The Internet of Things is the bedrock of smart, connected and secure cities.  A network of sensing and communication technologies enables the collection and analysis of data, making life easier and more efficient for everyone. 5g is an integral part of this ecosystem.

Shahzad, Head of Smart Cities, has extensive international experience of working in the telecoms market and we interviewed him to give his opinion on the current Huawei debate in the news this week:

Q: Shahzad, are the proposed restrictions realistic?

A: As Oliver Dowden, the UK telecommunications minister, puts it – “This has not been an easy decision, but it is the right one for the U.K.’s telecoms networks, for our national security and our economy, both now and indeed in the long run” says it all. It is about national security and not just economy.

Following on from the initial decision back in Jan 2020 to restrict Huawei to ‘non-core’ part of 5G infrastructure and 35% of market share, UK government has been under domestic pressure to take a hard line on the telecommunication equipment provider. Tougher sanctions from US to restrict Huawei’s access to semiconductor chips and blacklisting of 38 companies linked to Huawei has made the future direction quite clear.

It may look at bit unrealistic due to the heavy presence of Huawei in the current infrastructure but given the grace period till 2027, all 5G related equipment already installed will be taken out gradually.

Q: Is there a history of challenging mobile infrastructure companies?

A: Telecoms infrastructure being at the core of any country’s economy and security, obviously the selection of vendors and suppliers is not purely based on financial reasons. The international politics coupled with national security requirements play an important part in the selection of vendors. Although there are examples where telecom procurements have been made on grounds other than finance, something of this scale as in the case of Huawei, is quite unprecedented.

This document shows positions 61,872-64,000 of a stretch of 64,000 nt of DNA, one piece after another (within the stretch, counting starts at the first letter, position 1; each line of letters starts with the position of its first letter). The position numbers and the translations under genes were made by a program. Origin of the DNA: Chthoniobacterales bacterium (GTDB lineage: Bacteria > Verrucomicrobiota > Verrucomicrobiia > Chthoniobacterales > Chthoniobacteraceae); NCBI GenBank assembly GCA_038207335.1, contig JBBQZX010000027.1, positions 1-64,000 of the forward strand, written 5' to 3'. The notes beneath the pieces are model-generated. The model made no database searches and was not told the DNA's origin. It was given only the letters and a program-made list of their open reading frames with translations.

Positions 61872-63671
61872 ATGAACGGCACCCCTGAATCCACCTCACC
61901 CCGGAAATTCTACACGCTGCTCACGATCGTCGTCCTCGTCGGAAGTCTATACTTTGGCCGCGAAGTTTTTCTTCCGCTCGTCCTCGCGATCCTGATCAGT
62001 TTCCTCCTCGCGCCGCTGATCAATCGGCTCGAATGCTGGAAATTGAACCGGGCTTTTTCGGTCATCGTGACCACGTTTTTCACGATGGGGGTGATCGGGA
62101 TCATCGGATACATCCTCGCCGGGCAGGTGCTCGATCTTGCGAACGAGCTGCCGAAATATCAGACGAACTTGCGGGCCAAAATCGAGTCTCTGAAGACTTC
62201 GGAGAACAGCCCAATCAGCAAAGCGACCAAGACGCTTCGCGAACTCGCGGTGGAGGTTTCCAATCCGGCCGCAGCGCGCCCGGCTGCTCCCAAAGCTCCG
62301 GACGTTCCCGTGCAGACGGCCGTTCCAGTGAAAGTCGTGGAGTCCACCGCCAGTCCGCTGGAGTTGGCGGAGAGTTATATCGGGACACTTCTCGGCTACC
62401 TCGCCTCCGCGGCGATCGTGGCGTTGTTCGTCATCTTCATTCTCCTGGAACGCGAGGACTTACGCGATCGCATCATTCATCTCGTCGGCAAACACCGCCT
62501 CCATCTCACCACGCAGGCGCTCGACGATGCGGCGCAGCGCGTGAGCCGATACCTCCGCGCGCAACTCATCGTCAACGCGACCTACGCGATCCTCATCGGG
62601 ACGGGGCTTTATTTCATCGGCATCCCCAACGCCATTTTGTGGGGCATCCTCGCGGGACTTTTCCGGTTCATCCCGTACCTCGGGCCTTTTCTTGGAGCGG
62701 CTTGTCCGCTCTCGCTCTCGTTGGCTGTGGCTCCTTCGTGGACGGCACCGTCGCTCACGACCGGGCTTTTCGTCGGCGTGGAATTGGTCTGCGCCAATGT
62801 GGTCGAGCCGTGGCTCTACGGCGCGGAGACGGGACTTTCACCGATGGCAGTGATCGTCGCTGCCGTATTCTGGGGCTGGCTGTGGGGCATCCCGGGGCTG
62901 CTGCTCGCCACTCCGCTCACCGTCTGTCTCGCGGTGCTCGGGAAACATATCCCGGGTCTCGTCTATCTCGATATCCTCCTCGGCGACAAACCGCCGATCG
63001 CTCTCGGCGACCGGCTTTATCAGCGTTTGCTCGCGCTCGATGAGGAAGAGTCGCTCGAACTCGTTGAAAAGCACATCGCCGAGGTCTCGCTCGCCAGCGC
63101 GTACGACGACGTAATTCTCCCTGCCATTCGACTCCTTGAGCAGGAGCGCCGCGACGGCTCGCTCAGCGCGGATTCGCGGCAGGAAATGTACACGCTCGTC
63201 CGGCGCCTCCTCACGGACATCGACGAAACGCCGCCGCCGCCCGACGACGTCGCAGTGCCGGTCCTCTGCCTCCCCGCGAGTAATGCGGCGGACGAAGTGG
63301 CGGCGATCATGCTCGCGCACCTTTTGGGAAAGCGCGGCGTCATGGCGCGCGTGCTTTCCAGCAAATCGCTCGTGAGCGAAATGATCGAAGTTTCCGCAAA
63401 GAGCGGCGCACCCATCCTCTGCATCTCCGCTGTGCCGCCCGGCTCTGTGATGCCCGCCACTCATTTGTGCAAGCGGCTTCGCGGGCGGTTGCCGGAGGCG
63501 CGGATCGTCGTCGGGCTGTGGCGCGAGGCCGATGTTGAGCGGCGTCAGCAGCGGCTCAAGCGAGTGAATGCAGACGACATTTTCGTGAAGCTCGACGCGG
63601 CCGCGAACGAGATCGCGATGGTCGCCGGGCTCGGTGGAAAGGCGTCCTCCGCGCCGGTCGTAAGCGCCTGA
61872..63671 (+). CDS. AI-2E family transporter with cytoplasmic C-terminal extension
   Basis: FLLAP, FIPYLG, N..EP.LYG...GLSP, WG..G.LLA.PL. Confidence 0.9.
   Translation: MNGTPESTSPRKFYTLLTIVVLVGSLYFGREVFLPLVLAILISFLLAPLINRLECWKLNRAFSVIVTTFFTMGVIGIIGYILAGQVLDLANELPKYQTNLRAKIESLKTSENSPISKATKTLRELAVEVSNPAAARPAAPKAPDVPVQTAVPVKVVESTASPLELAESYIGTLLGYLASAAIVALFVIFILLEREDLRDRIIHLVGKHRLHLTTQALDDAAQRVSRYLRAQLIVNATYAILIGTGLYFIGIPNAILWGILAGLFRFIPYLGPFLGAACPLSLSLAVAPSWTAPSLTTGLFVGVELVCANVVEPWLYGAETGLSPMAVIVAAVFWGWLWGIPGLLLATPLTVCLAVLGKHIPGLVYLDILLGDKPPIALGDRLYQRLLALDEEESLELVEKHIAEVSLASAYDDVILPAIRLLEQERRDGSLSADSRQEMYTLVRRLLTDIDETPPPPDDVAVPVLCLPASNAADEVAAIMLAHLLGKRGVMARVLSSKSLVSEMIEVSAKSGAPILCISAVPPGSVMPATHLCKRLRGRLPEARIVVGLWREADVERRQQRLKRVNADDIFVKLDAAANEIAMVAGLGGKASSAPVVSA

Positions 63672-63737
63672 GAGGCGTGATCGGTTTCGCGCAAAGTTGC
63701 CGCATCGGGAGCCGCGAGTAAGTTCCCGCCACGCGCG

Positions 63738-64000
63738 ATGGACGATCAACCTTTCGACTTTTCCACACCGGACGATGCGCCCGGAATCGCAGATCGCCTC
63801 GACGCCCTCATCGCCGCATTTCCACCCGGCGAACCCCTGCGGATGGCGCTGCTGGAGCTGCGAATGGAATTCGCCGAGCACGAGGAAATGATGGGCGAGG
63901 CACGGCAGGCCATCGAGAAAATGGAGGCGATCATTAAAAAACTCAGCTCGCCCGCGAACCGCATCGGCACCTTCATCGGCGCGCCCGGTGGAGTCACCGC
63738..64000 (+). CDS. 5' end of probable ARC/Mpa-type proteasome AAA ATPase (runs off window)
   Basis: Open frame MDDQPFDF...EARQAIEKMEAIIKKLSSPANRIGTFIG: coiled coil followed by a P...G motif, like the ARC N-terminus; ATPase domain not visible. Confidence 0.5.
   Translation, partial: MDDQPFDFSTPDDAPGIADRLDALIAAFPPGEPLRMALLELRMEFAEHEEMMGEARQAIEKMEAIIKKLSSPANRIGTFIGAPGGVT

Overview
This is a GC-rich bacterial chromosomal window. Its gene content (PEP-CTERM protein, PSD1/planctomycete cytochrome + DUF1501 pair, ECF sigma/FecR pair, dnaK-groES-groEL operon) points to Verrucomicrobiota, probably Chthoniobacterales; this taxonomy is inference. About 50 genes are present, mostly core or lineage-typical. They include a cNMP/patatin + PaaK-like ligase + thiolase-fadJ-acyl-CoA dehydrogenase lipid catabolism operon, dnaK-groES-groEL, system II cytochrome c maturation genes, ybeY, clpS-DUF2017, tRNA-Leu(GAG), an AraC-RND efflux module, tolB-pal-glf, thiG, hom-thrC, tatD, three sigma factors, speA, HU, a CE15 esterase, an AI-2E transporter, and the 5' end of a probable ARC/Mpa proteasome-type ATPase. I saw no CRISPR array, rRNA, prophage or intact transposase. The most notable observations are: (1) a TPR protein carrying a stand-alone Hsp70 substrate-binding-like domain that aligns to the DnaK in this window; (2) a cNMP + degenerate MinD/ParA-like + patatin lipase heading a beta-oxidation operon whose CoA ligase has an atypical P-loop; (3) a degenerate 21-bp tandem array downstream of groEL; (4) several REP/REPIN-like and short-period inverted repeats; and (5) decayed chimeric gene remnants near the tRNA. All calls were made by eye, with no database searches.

Q: What is the recipe for Huawei’s success in Europe so far?

A: Huawei’s disruptive entrance in the market with very low cost equipment and support to a level that they built parts of networks at their own expense was just overwhelming and surprising for the market.  A gradual, low cost, less risk and shared-ownership based marketing brought Huawei in the forefront in Europe and now they stand as a force to reckon with.

Q: Do you think the proposed restrictions will work?

A: Huawei’s contribution to UK economy so far and the potential for further contribution is quite evident. It is claimed that Huawei has always found ways to work around restrictions in the past but the ones we are currently dealing with are very fundamental and serious. This is quite clear however, that Huawei will not be able to sell 5G infrastructure in UK after Dec 2020 and already deployed assets will be dismantled by 2027.

Getting Huawei out of competition at a stage when UK is leaving EU and the economy has shrunk due to Covid-19, will have an imminent impact on the market competition and will give leverage to the European vendors. There are current programs in UK at government level to promote open RAN development in UK but these will take their due course.

 

Shahzad specialises in smart cities, mobile networks, MNOs, MVNOS, MVNEs, wholesale, m2m and IoT. If you would like to comment or discuss this topic further, please get in touch.

Coronavirus and the Flat Earth Society

By: Dr. Nigel Whittle

Head of Medical & Healthcare

14th April 2020

3 minute read